Photo: Flickr/Ed Yourdon
A few weeks ago, I wrote about the political economy of the obesity epidemic. Here, from a great oped in yesterday’s NYT, is the evolutionary science behind both the problem and the solution.Here’s the argument (though I strongly urge you to read the extremely well-crafted piece):
Since sugar is a basic form of energy in food, a sweet tooth was adaptive in ancient times, when food was limited. However, excessive sugar in the bloodstream is toxic, so our bodies also evolved to rapidly convert digested sugar in the bloodstream into fat. Our hunter-gatherer ancestors needed plenty of fat — more than other primates — to be active during periods of food scarcity and still pay for large, expensive brains and costly reproductive strategies…
Simply put, humans evolved to crave sugar, store it and then use it. For millions of years, our cravings and digestive systems were exquisitely balanced because sugar was rare. Apart from honey, most of the foods our hunter-gatherer ancestors ate were no sweeter than a carrot…it wasn’t until very recently that technology made pure sugar bountiful.*
Here again we run smack into the economics—technology (and trade) has allowed us to push out the supply curve, and thus lower the price, of a food source we crave but that is bad for us in such quantities.
In this regard, as the author puts it, Mayor Bloomberg’s move to ban large sugary drinks, though admittedly “paternalistic,…is not an aberrant form of coercion but a very small step toward restoring a natural part of our environment.”
Libertarians will squawk, and not unreasonably. But as long as the externalities I document in my earlier post persist—and they’re getting worse—the rationale for such policies—bans, Pigouvian taxes, consumer education—is strong and getting stronger.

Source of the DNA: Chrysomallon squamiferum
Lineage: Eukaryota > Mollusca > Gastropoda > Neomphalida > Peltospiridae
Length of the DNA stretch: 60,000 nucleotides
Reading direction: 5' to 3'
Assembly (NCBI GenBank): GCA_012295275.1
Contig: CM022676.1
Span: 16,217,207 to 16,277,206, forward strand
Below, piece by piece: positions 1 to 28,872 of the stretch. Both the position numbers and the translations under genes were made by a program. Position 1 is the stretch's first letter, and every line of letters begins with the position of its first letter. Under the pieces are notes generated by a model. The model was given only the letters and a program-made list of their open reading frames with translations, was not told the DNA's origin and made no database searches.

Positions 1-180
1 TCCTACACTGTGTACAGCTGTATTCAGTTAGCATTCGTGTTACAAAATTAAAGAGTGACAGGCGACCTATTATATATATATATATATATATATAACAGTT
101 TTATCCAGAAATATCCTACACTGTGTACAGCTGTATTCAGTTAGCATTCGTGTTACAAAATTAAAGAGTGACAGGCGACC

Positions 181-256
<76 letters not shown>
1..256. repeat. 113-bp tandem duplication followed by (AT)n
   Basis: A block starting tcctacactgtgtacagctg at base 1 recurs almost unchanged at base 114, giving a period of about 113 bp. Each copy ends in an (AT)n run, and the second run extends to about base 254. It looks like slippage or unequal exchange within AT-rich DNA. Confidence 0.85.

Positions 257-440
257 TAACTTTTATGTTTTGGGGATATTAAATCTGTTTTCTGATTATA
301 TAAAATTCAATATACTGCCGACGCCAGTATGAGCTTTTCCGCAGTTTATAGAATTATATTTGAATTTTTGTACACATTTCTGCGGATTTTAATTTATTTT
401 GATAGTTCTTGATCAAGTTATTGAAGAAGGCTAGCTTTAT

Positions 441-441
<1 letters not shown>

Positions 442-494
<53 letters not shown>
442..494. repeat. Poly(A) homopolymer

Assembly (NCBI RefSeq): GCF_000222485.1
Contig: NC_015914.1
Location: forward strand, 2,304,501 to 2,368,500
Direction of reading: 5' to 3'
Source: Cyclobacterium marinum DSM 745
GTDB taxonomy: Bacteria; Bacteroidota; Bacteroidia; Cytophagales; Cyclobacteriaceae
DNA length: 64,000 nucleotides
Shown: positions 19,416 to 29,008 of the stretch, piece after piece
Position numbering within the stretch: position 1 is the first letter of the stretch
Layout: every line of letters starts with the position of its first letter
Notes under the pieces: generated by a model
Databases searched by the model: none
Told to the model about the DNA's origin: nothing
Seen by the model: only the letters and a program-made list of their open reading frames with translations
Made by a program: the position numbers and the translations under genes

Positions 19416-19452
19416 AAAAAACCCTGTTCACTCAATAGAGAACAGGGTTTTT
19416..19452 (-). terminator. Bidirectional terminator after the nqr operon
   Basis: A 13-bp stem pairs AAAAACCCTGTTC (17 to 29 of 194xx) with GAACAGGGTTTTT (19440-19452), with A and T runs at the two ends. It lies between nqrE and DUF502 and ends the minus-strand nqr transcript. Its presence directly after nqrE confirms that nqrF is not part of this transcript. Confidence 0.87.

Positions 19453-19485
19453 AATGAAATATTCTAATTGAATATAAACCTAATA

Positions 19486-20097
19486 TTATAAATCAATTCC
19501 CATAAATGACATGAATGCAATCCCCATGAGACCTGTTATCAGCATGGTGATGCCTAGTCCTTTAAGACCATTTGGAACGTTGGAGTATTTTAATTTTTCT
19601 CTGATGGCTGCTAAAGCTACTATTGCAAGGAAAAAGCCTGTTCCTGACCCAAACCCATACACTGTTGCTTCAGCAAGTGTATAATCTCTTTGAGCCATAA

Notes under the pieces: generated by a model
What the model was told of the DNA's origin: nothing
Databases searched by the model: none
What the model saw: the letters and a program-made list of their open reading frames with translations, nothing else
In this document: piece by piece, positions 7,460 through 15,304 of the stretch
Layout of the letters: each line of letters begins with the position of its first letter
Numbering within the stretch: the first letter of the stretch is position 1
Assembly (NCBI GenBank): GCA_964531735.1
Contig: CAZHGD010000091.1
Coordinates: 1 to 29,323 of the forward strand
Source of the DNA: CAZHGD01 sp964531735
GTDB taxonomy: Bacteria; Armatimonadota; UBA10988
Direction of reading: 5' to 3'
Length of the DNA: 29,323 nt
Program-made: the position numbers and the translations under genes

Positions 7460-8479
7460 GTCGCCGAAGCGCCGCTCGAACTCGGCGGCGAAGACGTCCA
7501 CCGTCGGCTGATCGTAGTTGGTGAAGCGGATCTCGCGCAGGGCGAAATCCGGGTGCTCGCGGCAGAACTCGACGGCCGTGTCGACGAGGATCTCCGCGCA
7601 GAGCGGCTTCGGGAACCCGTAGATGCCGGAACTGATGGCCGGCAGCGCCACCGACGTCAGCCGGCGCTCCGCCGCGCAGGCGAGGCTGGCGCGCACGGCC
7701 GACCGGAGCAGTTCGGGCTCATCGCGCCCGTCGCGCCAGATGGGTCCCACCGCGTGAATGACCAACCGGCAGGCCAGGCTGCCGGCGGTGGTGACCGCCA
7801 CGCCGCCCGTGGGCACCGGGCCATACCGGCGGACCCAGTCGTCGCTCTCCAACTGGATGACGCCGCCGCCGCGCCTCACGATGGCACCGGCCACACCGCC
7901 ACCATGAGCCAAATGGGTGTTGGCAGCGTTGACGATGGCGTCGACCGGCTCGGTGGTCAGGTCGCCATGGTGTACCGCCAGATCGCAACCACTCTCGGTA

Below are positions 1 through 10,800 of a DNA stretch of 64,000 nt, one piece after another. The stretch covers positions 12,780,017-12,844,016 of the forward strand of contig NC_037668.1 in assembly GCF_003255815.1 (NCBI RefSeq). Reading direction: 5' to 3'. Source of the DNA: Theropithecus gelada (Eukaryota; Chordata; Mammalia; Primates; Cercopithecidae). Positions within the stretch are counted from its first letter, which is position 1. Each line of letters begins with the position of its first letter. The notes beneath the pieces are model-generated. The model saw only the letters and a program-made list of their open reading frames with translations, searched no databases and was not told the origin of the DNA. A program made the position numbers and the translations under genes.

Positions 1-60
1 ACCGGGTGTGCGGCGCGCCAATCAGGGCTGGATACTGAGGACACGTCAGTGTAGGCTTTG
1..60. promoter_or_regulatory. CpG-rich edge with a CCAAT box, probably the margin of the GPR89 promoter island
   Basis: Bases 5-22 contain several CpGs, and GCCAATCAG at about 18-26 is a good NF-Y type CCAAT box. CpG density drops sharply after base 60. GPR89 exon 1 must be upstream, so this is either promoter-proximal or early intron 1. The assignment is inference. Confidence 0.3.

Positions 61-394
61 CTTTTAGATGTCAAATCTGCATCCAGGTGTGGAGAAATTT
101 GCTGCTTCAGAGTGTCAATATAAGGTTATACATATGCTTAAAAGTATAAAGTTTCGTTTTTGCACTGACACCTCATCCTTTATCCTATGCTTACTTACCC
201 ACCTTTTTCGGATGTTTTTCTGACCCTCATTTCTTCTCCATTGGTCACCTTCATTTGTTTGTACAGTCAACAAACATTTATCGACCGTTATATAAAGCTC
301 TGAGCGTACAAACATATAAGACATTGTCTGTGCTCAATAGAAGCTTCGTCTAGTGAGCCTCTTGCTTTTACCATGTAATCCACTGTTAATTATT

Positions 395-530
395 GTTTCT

When science, evolutionary biology, and simple economics all point in the same direction, it’s probably wise to head that way.
We humans did not evolve to eat healthily and go to the gym; until recently, we didn’t have to make such choices. But we did evolve to cooperate to help one another survive and thrive. Circumstances have changed, but we still need one another’s help as much as we ever did. For this reason, we need government on our side, not on the side of those who wish to make money by stoking our cravings and profiting from them. We have evolved to need coercion.
*One question: what about geographies where sugar wasn’t rare, like the tropics (I had some incredibly sweet pineapple this AM)? If this theory is correct, wouldn’t it predict that earlier civilizations in such areas were more prone to obesity? Or is this more about processed sugars?
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